As one juices the bull, one is also forced to wade through the bovine excrement. Someday we’ll look back and wonder how insane this all was. Some people in this world still believe in financial alchemy.
From the WSJ:
It’s Ben Bernanke’s economy, and everyone else is along for the ride.
That reality has been clearer than ever in recent days, as financial markets lurch while awaiting the Federal Reserve Chairman’s next monetary intimation, and now with President Obama’s Monday hint that he may not reappoint Mr. Bernanke to another four-year term.
The recent market turmoil follows Mr. Bernanke’s suggestion to Congress last month that the Fed could start reducing its $85 billion in monthly bond purchases later this year if growth is strong enough. There’s a lot of wiggle room in “could,” but the market reaction has nonetheless been sharp. The 2013 rally in stocks took a pause, bond yields have climbed, and capital has flowed out of emerging markets. All of this reverses what happened when Mr. Bernanke announced his open-ended bond buying last year.
This is a portent of what is likely to be continuing ferment when the Fed finally unwinds its extraordinary monetary interventions. The biggest question about the Fed’s policy of near-zero interest rates and unlimited quantitative easing has always been: What happens when the music stops?
Mr. Bernanke’s answer is that the Fed has the “tools” to unwind, and it will use them when the economy is healthy enough. The Fed says this means a jobless rate of 6.5% or lower (from 7.6% today) and presumably a durable housing recovery. With some “open-mouth operations” to signal its intentions, the Fed thinks it can manage a gradual adjustment that avoids inflation or bursting asset bubbles. We all wish it will be so.
But as the central-banking proverb holds, it is easier to get on the bull than to get off. The eternal problems are timing and political will. Knowing when to get off is hard enough when the only major variable is the traditional fed funds rate. It is harder still when the variables include a promise of near-zero rates into mid-2015 and a Fed balance sheet that has nearly quadrupled in five and a half years to $3.4 trillion.
A crowd will always form in Washington and on Wall Street to say it’s too soon to stop, and those voices are already urging the Fed not to signal any reduction in bond buying at this week’s Open Market Committee meeting. They say there may be a housing recovery, but it isn’t solid enough. The jobless rate is falling, but not fast enough. And with little sign of inflation (0.1% in May, 1.4% over the past year), we’re told that any reduction in purchases runs the risk of falling prices.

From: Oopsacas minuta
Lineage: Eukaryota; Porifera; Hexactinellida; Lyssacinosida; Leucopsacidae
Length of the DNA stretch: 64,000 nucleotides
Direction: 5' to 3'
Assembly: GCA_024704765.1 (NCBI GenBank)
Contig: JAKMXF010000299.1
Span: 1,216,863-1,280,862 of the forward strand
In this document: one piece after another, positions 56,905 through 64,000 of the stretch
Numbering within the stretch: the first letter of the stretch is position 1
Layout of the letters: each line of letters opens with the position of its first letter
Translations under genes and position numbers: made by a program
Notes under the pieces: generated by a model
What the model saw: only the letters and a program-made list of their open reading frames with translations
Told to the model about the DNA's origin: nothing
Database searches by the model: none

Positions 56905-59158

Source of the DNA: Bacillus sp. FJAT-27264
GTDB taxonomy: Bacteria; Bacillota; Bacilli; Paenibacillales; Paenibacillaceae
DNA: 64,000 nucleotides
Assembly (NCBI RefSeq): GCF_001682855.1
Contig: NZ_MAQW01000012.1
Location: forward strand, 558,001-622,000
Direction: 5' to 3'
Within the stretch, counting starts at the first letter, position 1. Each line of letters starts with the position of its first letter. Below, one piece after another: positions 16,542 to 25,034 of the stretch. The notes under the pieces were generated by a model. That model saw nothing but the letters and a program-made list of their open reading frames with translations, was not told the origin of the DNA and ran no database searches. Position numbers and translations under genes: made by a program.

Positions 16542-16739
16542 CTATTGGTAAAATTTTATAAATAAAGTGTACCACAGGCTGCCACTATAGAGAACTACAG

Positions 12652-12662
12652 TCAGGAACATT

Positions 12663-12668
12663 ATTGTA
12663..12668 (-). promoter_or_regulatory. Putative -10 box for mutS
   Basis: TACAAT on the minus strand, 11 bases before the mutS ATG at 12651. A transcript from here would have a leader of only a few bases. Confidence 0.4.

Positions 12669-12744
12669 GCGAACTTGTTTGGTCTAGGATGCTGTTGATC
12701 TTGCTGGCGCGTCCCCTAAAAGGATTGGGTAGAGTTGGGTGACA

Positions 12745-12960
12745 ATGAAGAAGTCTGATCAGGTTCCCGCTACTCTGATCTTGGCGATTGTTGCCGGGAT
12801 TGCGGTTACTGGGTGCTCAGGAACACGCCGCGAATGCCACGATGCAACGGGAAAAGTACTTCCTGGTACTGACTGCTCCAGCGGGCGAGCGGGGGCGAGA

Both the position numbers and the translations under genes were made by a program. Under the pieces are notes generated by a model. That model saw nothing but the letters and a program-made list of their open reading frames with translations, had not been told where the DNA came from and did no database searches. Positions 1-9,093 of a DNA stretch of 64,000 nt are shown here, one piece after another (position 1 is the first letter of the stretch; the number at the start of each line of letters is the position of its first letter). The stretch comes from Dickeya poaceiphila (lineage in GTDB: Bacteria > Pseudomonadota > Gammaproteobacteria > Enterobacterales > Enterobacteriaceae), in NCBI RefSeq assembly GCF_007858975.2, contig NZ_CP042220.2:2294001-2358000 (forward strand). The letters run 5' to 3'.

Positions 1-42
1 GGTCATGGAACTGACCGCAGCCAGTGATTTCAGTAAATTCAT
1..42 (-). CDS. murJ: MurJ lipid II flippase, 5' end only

The deflation fear can be especially beguiling, as Mr. Bernanke knows. In 2003 Fed Chairman Alan Greenspan and a certain new Fed Governor named Ben Bernanke cited deflation risks to justify holding the fed funds rate at 1% for an entire year even as the economy was accelerating to a nearly 4% growth rate. This was the original sin that did so much to produce the housing bubble and financial panic.
Our view is that the sooner the Fed begins to unwind, the better. Its interventions were necessary amid panic and recession in 2008-2009. But the recovery reached its fourth anniversary this month. And while growth remains subpar, it isn’t clear that monetary policy can do more to increase it.
The Fed can’t repeal ObamaCare, which is a deadweight burden on job creation. It can’t repeal the tax increases that hit in January, notably on small businesses. And it can’t repeal the waves of new regulation that the Obama Administration continues to impose across the economy. The miracle is that growth is as strong as it is, which speaks to the private innovation that continues to take place in energy, biotech, digital devices, big data and more.
Meanwhile, the longer QE and near-zero rates continue, the more risks accumulate. The longer investors scramble for yield, the greater the risks of misallocated capital and bubbles we may not see until it is too late. Savers have been punished for a half decade already, while low-interest rates have made it easier for politicians to spend with too little consequence.
Which brings us to Mr. Bernanke’s future when his second term expires in 2014. Mr. Obama told Charlie Rose of PBS on Monday that the Fed chief “has already stayed a lot longer than he wanted or he was supposed to.” This suggests that Mr. Obama may prefer to name a new Chairman, and the pressure within his party is great to choose Fed Governor and economist Janet Yellen. She would be the first woman Fed chief and is known to favor even more expansionary monetary policy than Mr. Bernanke does.
The political virtue of choosing Ms. Yellen is that Mr. Obama would have a loyalist in the job and thus no ability to dodge responsibility if the Fed gets it wrong. On the other hand, Mr. Bernanke made the decision to hop on this bull and ride it for more than four years. There would be rough justice in seeing if he really can manage a smooth dismount.